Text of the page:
you keep having this dream, where he is in an unfamiliar body of water in front of your florida condo. washing your sunset painting off of his back, pinks and purples and reds, too many reds, saltwater curling his hair. he’s surrounded by swimming babies, babies that don’t look a thing like you. the ocean could sweep him away, if you let it. if he lets it.

he tells you you are beautiful, tries to make sure you know that hurting still hurts when you do it yourself. you want to tell him that he is beautiful, too, but that would be too easy. he wants to tell you to take him to the most wonderful place you know of, but you don’t know where he was born. countries away, and everything else. you want to tell him to take you to the top of the tallest mountain on earth and not show you the way home. you want to say, okay, you have been inside me, now it’s my turn. crawl into his ribcage, sit on his hipbones, and make a home there.

when it’s ending, you remember the hole you dug in the beach, too close to the waves. you are used to living in the negative space. just because the tide filled it in, doesn’t mean there was never a hole there, never something missing.

when you say you love him, not like that, it’s too late. when he says he is leaving, he’s already packed. when he says goodbye, he is already so far away.
chloe hooper Feb 2016
if you are ever at a bus
stop then take a good look at the person not standing near
everyone and know that this person is a
writer. know that their hands are in
pain and know that they have cried themselves
dry in front of darkened
mirrors because they can’t stand the sight of
themselves. know that the night into which their lover
fled is that which owns their
soul. they know much more than
you yet they would give anything
not to understand. they’re wearing long sleeves for a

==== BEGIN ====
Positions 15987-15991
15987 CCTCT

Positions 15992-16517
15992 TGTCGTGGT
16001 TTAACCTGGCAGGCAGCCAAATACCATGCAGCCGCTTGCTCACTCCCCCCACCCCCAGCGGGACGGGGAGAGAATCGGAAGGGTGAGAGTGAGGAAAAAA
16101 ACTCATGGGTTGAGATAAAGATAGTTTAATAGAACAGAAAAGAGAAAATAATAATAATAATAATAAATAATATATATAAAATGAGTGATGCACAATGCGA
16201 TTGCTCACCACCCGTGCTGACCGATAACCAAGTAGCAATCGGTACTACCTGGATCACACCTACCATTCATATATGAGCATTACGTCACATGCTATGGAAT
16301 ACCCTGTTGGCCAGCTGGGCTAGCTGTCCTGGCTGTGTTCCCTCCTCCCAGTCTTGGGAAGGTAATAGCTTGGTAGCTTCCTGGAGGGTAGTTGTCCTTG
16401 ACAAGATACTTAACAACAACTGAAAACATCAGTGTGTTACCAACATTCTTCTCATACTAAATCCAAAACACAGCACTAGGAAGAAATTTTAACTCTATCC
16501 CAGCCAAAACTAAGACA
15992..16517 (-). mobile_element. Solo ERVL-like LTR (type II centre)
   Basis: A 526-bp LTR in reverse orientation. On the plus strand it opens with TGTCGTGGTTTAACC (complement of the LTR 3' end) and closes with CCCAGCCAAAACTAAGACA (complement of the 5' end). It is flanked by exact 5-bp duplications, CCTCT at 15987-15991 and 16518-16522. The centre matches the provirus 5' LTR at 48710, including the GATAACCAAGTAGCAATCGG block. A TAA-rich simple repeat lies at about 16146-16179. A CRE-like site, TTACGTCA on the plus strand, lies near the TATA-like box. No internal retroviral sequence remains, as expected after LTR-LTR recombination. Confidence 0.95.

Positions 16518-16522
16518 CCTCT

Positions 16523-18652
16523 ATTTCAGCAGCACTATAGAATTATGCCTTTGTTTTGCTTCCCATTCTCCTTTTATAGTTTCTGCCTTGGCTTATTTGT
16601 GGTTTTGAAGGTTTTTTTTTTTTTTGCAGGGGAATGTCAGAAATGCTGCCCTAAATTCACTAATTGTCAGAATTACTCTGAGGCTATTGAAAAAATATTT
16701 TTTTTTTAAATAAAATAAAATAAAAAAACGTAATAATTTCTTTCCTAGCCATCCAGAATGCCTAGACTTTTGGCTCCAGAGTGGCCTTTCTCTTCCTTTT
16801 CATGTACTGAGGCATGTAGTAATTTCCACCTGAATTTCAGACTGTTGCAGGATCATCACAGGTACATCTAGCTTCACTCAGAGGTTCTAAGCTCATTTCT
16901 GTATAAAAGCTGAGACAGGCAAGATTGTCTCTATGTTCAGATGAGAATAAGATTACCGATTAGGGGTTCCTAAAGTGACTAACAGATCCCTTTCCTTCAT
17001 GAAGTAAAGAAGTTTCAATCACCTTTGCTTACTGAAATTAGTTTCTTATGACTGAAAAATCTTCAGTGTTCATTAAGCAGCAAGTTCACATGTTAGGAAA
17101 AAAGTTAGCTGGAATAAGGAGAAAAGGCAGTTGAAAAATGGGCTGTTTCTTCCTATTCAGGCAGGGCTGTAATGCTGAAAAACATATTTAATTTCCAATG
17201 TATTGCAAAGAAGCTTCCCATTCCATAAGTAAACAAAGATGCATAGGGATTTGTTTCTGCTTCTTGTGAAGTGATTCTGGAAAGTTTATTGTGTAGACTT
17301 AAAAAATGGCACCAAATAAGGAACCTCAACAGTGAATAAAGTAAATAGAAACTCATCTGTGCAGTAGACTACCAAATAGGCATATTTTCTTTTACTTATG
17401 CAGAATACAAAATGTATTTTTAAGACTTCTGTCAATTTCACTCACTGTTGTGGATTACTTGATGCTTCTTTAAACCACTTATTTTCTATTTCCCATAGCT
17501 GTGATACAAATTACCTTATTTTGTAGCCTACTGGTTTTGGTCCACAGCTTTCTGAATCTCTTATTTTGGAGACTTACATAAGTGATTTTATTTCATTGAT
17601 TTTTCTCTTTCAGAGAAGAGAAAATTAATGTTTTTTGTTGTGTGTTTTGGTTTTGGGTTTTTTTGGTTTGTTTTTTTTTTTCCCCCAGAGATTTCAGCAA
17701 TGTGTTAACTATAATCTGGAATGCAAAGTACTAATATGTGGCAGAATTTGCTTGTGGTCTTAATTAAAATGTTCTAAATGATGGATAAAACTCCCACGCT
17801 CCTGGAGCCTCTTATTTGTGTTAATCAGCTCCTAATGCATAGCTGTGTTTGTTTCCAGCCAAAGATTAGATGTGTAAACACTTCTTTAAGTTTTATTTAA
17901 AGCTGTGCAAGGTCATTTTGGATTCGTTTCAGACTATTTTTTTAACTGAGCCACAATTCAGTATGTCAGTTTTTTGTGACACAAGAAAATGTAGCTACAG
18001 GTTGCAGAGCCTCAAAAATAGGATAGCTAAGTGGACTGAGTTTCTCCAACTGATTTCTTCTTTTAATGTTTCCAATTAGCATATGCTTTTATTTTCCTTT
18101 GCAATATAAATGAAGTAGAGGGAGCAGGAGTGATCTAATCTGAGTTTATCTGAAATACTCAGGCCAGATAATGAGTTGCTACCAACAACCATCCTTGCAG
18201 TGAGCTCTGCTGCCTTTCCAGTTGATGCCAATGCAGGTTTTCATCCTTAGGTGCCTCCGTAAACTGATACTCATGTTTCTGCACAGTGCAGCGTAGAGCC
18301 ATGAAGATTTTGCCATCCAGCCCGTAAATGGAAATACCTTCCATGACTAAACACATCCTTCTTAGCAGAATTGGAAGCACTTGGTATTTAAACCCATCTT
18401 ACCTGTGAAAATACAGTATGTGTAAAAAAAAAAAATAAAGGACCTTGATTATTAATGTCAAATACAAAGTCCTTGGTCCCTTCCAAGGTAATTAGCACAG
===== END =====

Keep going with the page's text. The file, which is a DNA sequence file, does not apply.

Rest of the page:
reason and they are taking the
bus only because they know that their life has no
purpose, no more than that of an abandoned
cigarette. know that these people with the very melancholy
eyes and the pigeon-toed
feet are writers and that they will love
you even when they can’t
love themselves.
chloe hooper Feb 2016
you are alive. you are here, presently, surrounded by reasons why you must stay alive. even if the noose of your grief holding up your happiness shows no signs of letting up, stay. if you can't count every reason to die on your fingers, grab your friends and start using their hands to count the reasons you need to be here, with these people, these places, these moments. think of old men smiling to themselves as they drive by their childhood homes. sure, it was sad for them to leave. but they gave the wound a while to heal and sixty years later their wife is waiting for them at home with a plate of cookies and their son is just about to have his first kid and their daughter is the most beautiful starburst ever let out of heaven and that old man, that old man is happy. everybody has a crumpled suicide note if you dig deep enough. everybody's adolescence is stained with forgotten kisses and broken beer bottles and ****** knuckles and several prayers to dine with the dead and you are not alone. you are not alone in wondering if this is the end. the show will go on with or without you, and you need to love the sound of the applause because, baby, your big scene is coming up.
chloe hooper Feb 2016
when we were
kids my best friend said she
wanted to be famous when she grew
up, she wanted to have her name in the

in third grade she moved to new york
city, where they have billboards of famous people on every

in third grade too much was
happening to me at
once and I never had the time to
miss her.

I just found out she died of an
asthma attack six
months ago.

I heard she was the first child to
die from her hometown in more than fifty

I guess she got her picture in the
paper, even if she never
grew up.
chloe hooper Dec 2015
my heart
will never be as heavy as the ones of the
children who are forced to learn the anatomy of a gun
in two seconds
flat. it doesn't matter if you believe in
god. god finds calm in
violence, god doesn't come
here, to the schools that are named after presidents and
townspeople who've done good
deeds, places
that were supposed to be

my heart
will never be as heavy as the ones of the
parents who sent their kids to
school in dresses and ironed
khakis and two little
pigtails and got them back in
body bags. there are no
flags here. no Purple Hearts
for the kids who couldn't wait long enough to find